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Year-Round Cross-Bay Ferry Deal In Sight

ferry in water
Bobbie O'Brien
WUSF Public Media
The Cross-Bay Ferry may soon expand to year-round service by 2024.

Year-round ferry transportation between Tampa and St. Petersburg is one step closer after the Hillsborough County Commission approved its expansion this week.

In 2024, people might be able to make the trip between Tampa and St. Petersburg using the Cross-Bay Ferry no matter the time of year.

The move to gradually expand the ferry’s availability to a full year was approved Wednesday by the Hillsborough County Commission in a 6-1 vote.

The next season will start Oct. 1 — a month earlier than previous seasons — and run until April 30, 2022.

  • Year two — Oct. 1, 2022 to May 31, 2023
  • Year three — Oct 1, 2023 to June 30, 2024
  • Year four — Oct. 1, 2024 to Sept. 30, 2025

St. Petersburg Mayor Rick Kriseman, who was one of the people who helped bring the service to the Tampa Bay area in 2016, said the move could make the ferry a regular mode of transportation for locals.

“It’s an alternate means of getting around that just makes a lot of sense for a lot of different reasons. And quite frankly, it was amazing to me, for two cities that are surrounded by water to not have taken advantage of that water as a way of getting around,” he said.

Read the new agreement between Hillsborough County and HMS Ferries

The St. Petersburg City Council, Tampa City Council, Pinellas County Commission, and Hillsborough County Commission each contribute $150,000 to pay for the service. Additional funding comes from the Florida Department of Transportation.

Costs to each municipality will increase as the season expands. But according to Kriseman, monthly costs will decrease.

Kriseman said another incentive for expansion is the environmental implications it could have.

“If we care about our environment and about climate change, we want to get people out of their cars, we want them using alternate means of transportation,” he said. “A ferry is a great way of getting from St. Pete to Tampa and Tampa to St. Pete without getting in a car.”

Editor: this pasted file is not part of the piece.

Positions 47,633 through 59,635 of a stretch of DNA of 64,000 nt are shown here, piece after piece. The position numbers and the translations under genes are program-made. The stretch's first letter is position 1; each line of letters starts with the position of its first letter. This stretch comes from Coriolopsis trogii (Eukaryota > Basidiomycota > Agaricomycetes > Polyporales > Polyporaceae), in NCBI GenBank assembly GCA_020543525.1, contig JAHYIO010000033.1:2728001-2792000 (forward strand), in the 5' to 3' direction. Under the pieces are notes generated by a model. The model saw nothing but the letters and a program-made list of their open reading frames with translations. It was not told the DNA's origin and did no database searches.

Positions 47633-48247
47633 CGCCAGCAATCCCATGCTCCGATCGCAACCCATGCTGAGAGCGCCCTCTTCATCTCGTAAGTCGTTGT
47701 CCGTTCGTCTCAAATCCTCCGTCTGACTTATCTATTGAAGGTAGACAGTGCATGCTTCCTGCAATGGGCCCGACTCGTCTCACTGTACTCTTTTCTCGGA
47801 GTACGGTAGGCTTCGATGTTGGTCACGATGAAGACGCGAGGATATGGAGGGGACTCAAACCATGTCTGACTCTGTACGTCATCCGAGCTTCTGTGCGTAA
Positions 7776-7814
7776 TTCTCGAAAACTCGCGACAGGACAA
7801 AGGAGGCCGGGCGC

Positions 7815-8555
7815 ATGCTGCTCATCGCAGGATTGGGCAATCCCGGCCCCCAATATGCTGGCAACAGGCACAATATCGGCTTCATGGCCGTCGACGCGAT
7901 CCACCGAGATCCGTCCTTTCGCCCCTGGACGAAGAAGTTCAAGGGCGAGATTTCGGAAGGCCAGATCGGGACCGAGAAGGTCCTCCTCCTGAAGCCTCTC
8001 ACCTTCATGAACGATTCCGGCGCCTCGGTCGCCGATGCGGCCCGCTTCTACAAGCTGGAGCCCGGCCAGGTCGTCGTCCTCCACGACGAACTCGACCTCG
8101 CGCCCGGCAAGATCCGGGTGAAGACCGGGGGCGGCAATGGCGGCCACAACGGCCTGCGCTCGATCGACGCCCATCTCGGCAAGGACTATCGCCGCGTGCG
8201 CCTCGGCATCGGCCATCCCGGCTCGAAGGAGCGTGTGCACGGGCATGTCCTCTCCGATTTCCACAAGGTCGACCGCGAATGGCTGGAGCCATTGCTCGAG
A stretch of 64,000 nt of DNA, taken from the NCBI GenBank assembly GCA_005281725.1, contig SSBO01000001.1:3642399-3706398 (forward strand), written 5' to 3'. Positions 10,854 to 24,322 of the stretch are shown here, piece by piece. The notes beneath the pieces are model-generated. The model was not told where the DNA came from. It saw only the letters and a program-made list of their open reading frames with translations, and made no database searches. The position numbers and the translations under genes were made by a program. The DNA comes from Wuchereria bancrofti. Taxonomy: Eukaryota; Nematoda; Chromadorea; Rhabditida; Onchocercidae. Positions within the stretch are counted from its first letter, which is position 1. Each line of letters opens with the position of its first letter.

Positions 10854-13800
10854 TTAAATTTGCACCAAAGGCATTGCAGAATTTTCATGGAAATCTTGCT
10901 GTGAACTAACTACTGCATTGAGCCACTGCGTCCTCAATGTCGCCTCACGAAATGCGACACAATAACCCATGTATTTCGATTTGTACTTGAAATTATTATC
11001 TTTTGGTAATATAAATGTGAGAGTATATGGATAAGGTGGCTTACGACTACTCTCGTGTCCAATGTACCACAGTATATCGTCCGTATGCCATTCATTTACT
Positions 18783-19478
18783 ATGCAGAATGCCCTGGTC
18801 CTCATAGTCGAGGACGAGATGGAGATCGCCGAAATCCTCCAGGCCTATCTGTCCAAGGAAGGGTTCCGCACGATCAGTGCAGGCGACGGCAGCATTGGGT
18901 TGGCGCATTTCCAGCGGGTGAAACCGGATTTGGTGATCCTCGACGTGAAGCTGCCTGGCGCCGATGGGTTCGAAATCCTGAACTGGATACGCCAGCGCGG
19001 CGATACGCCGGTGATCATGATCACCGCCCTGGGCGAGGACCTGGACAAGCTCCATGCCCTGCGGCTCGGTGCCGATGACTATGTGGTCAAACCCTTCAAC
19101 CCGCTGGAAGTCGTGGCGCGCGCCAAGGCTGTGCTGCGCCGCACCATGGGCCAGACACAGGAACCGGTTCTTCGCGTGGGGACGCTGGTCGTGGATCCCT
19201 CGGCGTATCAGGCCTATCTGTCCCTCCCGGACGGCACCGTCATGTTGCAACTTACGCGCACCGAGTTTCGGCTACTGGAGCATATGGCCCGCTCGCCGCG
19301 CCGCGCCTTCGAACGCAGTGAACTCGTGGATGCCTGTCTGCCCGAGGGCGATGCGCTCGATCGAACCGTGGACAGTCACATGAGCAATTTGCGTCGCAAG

Ridership has been increasing since the ferry first set sail.

There were 41,394 riders during the 2016-2017 test season, and 52,528 in 2018-2019. Ridership was up to 51,658 in 2019-2020 until service was stopped mid-March due to the COVID-19 pandemic.

City of St. Petersburg

The agreement still needs to be approved by the city councils in both Tampa and St. Petersburg, as well as the Pinellas County Commission.

One other change to the agreement will see the Hillsborough County Commission serve as the contracting agency with HMS Ferries; St. Petersburg had previously served in that role.

And for Kriseman, the ultimate goal isn’t just making the service year-round, but adding more boats.

“When you get to that point where you've got 15-minute turnarounds [for rides], then you can truly have real commuter service that's not just for someone who's going for recreation or pleasure or tourists, but actually is a mode of transportation for people to get back and forth to work, or to go to the airport or things of that sort,” said Kriseman.

Under the agreement, any ferry ticket revenue exceeding $400,000 will be split equally between HMS and Hillsborough County, which will then divide their share with the three other governments.

Jorgelina Manna-Rea is a WUSF Rush Family/USF Zimmerman School Digital News intern for the fall of 2021, her second straight semester with WUSF.
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